On descriptiveness, the GC found that the parties were essentially at one on their interpretation of the colour off-white: the range of colours argued by the Applicant and the dictionary definition of grey/yellowish white relied on by the EUIPO were essentially the same thing. It did not matter that a consistent shade of off-white would not be understood by consumers; what mattered was that it would be perceived as a shade of white. Other potential meanings advanced by the Applicant were held to be irrelevant.
The question, therefore, was whether there was a sufficiently direct and specific relationship between the term “off-white” and the goods objected to by the Office, such that the relevant public would immediately perceive, without a further thought, that “off-white” described the goods or one of their characteristics, which the GC confirmed included colour.
The Applicant argued that goods have many characteristics. For example: glasses improve sight to various degrees, protect the eyes and have lenses of different qualities. All goods have one or more colours, and consumers will not automatically think that the goods are actually “off-white” when confronted with the sign. The Applicant argued that the names of colours are only descriptive for special categories of goods, such as orange juice and green tea.
The EUIPO argued that fashion goods are typically acquired by consumers on the basis of their visual impact, which includes their colour, and “off-white” brings qualities of elegance and discretion to particular goods.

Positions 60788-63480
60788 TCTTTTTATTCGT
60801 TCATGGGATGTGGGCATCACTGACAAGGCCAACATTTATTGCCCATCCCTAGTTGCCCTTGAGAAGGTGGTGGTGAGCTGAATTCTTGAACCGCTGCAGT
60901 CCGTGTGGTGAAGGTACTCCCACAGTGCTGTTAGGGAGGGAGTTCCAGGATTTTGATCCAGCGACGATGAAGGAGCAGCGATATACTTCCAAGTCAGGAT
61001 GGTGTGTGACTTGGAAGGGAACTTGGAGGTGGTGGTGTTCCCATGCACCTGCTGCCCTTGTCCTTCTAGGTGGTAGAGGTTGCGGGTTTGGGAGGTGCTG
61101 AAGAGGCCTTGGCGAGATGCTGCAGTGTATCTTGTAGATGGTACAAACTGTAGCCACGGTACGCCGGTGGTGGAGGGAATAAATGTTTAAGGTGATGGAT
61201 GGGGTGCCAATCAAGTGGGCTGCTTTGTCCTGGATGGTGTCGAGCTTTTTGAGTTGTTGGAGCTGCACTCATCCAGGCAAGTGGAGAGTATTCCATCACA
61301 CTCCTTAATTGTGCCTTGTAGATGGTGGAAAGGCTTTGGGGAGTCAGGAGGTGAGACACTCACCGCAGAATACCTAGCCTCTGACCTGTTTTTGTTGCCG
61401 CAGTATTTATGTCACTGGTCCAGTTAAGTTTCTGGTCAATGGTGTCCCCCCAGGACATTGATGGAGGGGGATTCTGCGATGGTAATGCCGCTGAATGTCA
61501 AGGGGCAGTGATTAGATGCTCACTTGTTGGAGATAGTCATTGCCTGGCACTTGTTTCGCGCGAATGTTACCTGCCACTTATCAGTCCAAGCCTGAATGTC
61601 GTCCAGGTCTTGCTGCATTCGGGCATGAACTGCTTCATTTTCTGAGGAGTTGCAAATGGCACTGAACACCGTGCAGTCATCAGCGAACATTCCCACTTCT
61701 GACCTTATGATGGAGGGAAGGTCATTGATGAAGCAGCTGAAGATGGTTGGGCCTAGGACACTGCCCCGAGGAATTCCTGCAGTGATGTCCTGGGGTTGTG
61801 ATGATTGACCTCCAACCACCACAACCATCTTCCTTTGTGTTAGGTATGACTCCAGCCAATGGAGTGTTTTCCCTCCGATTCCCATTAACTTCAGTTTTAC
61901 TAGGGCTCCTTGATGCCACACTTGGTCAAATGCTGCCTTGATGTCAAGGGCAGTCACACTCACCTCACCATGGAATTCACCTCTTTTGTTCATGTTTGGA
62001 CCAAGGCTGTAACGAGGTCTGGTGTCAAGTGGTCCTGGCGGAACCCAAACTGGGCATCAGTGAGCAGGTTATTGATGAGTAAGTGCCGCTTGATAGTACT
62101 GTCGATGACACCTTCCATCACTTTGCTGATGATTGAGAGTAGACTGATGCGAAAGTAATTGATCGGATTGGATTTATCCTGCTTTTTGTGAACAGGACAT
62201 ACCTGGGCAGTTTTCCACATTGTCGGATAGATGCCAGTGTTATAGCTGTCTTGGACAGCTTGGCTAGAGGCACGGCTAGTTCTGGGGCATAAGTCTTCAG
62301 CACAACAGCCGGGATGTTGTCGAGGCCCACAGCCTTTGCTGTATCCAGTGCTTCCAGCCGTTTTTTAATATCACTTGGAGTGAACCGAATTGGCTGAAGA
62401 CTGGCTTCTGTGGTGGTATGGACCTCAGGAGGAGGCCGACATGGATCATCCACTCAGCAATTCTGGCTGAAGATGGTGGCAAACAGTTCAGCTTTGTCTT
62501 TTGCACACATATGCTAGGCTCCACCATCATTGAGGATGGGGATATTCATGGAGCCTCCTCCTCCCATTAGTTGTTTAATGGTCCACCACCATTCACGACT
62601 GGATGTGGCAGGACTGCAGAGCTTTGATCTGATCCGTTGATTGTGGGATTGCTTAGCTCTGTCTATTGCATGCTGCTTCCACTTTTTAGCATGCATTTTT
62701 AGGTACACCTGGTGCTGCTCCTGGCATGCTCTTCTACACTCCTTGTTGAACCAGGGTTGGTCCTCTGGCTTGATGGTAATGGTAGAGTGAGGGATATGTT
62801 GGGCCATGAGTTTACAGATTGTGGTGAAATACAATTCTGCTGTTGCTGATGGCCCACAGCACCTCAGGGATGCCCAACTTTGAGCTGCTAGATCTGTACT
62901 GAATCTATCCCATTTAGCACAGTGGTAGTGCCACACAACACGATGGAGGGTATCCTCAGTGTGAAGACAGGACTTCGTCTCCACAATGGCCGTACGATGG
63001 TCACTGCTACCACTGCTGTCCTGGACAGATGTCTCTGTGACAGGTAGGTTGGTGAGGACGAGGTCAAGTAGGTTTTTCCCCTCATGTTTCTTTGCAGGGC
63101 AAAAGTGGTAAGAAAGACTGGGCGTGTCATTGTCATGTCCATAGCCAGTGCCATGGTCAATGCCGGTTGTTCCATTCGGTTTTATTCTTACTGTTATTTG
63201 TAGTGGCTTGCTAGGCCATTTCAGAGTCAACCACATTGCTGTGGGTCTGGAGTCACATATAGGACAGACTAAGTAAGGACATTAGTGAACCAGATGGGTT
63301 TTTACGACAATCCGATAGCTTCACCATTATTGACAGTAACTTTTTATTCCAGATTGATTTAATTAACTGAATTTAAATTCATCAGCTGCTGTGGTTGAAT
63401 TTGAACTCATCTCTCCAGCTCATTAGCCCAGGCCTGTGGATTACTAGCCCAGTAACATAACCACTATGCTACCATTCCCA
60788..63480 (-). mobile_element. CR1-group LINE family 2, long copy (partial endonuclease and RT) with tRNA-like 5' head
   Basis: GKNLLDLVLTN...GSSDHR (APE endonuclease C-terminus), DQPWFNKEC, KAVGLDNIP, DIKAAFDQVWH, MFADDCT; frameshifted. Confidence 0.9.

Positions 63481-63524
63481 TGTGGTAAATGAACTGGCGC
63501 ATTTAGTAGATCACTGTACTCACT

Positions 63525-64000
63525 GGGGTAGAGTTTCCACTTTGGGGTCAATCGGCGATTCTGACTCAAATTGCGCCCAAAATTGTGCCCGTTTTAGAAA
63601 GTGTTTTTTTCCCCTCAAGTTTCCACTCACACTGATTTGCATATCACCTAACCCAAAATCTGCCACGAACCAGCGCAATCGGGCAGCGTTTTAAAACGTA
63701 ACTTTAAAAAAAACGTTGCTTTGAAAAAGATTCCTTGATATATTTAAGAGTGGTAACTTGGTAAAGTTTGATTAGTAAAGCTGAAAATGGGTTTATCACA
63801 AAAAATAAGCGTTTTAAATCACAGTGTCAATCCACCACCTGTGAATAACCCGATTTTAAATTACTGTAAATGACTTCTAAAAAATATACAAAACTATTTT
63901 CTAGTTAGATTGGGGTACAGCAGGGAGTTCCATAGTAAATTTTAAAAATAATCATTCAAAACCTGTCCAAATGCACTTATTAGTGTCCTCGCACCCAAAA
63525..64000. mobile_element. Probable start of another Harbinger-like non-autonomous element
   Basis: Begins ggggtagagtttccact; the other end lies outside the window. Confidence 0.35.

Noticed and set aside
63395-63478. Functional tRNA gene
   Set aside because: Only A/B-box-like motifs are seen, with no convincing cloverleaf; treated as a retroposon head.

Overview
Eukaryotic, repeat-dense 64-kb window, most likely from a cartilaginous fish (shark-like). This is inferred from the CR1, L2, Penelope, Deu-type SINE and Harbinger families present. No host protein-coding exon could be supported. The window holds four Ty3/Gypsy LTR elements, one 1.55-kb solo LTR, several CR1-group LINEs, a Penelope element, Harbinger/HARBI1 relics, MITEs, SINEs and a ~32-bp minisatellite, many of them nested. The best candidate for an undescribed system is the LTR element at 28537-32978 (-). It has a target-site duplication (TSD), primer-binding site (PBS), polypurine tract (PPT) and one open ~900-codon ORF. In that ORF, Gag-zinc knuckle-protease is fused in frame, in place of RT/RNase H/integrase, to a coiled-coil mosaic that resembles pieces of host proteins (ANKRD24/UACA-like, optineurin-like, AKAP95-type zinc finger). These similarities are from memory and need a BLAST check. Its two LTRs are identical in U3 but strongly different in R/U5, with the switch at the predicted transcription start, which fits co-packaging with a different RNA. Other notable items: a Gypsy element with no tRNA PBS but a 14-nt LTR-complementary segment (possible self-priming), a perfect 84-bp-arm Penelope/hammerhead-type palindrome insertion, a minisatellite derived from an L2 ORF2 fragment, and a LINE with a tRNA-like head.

The GC was not convinced. While “off-white” could refer to a possible colour variation for the goods, it did not constitute the sole or even predominant colour. “Off-white” was a purely random and incidental aspect which may reflect the colour of some of the goods, but it did not have a direct and immediate link to the nature of the goods. The GC did not consider it reasonable to believe that the relevant public would see “off-white” as descriptive of an intrinsic characteristic inherent to the nature of the goods, and therefore allowed the appeal in relation to descriptiveness.
As the EUIPO’s conclusion on a lack of distinctiveness was based on the finding of descriptiveness, the appeal was also allowed in relation to distinctiveness. The GC did not go on to consider the stylisation or the other grounds advanced by the Applicant.
This series of cases will be familiar to some users of the EU trade mark system. The EUIPO sometimes appears to get entrenched in a position contrary to its own earlier decisions and out of step with consumers’ perception of trade marks. Even so, this is a useful reminder of the threshold requirement for descriptiveness: there must be a sufficiently direct and specific relationship to the goods or services in question such that the relevant public immediately perceives, without further thought, a description for the goods or a characteristic of the goods.
This decision is good news for trade mark owners seeking to secure word marks for unusual colours. The GC has now confirmed that registration is absolutely possible if the colour is not descriptive of an intrinsic characteristic which is inherent to the nature of the goods.
1 C-191/01 P, OHIM v Wrigley
- To meet the threshold requirement for descriptiveness, there must be a sufficiently direct and specific relationship to the goods or services in question, such that the relevant public immediately perceives, without further thought, a description for the goods or a characteristic of the goods
This article was first published in the November issue of CITMA Review, the journal of the Chartered Institute of Trade Mark Attorneys (CITMA). For more information on CITMA, please visit citma.org.uk.